15 November 2020
I still remember the things I did before. Not all of them necessarily, but enough to have regrets.
I don’t like talking about it in general, that time I mean. It’s something that I’ve overcome and I’m pleased and I’m proud of myself, but remembering the events and the moments individually is not always nice. It reminds me of a different me, one who wasn’t as strong as I am now, one who couldn’t stand up to her demons and couldn’t say no to several glasses of wine.
I’m reading a book by Bryony Gordon right now, and she is more honest and upfront about her drunken escapades than I think I ever could be, and I tell you all a lot! It’s interesting how we all deal with things differently, but how many of us use sharing to heal. It’s almost as if by sharing, we can let it go. That’s how it works for me anyway.
I let wine slip into my life slowly and unnoticed until it ruled me, and like an unwelcome house guest, once it had it’s feet firmly under the table, I couldn’t evict it. It infiltrated every area and made me feel like I was missing out without it. Relearning how to be without it wasn’t easy, in fact, it was the toughest road I’ve ever walked, but strangely, it was also the most rewarding.
While I don’t like all my memories, now I can see that even the ones I don’t like helped shape me into the person I am now, and I have a lot of happy memories mixed in there too that I don’t want to forget about.
I can’t change the past, but I’m not sure, despite my regrets, if I’d want to now. I quite like the person I am now and although I took some knocks and bumps along the way to get to where I am, I’m going to keep going.
Just remember, we’re all doing the best we can.
Take care of yourselves, and thank you as always for reading.
For years I felt like I never quite measured up. I (rightly or wrongly) felt that others looked down on me. I felt like a kid in many ways, never quite managing to feel like the grown up that I tried to act. I compared myself to others and always felt I was lacking. I was sure one day I would get there, but I wasn’t sure what needed to change to make that happen.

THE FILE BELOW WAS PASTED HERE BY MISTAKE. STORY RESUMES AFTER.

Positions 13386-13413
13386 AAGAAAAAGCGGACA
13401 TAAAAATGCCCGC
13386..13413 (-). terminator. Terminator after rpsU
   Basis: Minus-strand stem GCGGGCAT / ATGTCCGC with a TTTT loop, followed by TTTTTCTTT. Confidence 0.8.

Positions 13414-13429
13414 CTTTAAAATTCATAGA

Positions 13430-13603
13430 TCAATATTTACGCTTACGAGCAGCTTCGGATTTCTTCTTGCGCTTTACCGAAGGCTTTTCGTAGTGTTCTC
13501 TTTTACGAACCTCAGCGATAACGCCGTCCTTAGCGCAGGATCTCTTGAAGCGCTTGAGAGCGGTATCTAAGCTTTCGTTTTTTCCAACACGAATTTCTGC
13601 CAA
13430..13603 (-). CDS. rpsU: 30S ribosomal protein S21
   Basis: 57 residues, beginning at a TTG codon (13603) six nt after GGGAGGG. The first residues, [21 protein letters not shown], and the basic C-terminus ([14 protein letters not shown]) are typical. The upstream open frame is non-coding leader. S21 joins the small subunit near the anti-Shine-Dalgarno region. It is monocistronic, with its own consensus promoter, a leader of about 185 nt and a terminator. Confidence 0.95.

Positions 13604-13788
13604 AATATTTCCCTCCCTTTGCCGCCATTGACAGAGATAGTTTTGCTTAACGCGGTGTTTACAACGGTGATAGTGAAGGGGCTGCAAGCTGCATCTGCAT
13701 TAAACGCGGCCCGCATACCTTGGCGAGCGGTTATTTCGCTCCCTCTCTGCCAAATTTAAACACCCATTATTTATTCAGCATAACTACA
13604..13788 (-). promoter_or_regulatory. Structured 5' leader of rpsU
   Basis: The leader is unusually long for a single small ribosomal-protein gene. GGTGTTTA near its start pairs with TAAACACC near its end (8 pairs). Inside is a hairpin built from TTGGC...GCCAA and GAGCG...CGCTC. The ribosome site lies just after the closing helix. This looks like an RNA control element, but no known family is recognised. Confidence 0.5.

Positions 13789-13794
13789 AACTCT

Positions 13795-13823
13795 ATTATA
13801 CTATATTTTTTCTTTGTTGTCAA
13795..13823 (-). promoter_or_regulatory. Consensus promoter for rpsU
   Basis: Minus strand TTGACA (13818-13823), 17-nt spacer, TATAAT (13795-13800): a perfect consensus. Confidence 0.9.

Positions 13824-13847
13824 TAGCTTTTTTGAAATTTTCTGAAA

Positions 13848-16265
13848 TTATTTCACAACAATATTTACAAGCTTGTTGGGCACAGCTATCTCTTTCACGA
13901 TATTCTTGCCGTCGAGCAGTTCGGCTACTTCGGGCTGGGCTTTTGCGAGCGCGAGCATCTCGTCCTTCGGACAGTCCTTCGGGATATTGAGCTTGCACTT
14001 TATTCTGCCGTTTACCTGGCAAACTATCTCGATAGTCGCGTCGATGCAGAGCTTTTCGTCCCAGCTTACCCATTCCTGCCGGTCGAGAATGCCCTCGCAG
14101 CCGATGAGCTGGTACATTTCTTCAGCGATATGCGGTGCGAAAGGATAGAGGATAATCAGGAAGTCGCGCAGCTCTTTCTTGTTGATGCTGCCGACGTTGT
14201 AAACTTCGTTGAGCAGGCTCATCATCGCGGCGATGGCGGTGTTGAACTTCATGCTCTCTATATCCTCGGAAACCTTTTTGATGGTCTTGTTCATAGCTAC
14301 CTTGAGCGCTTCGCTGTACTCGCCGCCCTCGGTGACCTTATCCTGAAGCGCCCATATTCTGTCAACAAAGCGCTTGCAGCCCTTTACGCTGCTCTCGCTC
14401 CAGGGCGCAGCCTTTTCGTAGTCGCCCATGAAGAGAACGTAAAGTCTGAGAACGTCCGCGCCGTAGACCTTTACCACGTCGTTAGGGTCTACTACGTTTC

They say that people almost stop developing when they begin to drink heavily. It’s thought that without experiencing life fully with a barrier of alcohol there, that we live in a bubble, and fail to experience things in the way that non-alcoholics or non-drinkers do. Of course back then I didn’t know that, I just knew that wine relaxed my mind at the end of a long day. I’ve said before, I never drank in the day, so I always thought I was fine. The fact that in the evenings I put away 2-3 bottles of wine by myself didn’t even occur to me as a problem until everything came to a head. When it did I was a bit of an emotional wreck, (that’s an understatement.) I panicked all the time about every little thing. I’d burst into tears at the drop of a hat or have a panic attack for no apparent reason. My temper was awful too, and I swung between hating myself and wishing people would see the effort I was putting in and be proud of me. I felt like I was on a rollercoaster. It was hard enough for me, but looking back, I hate to think what I put my family through.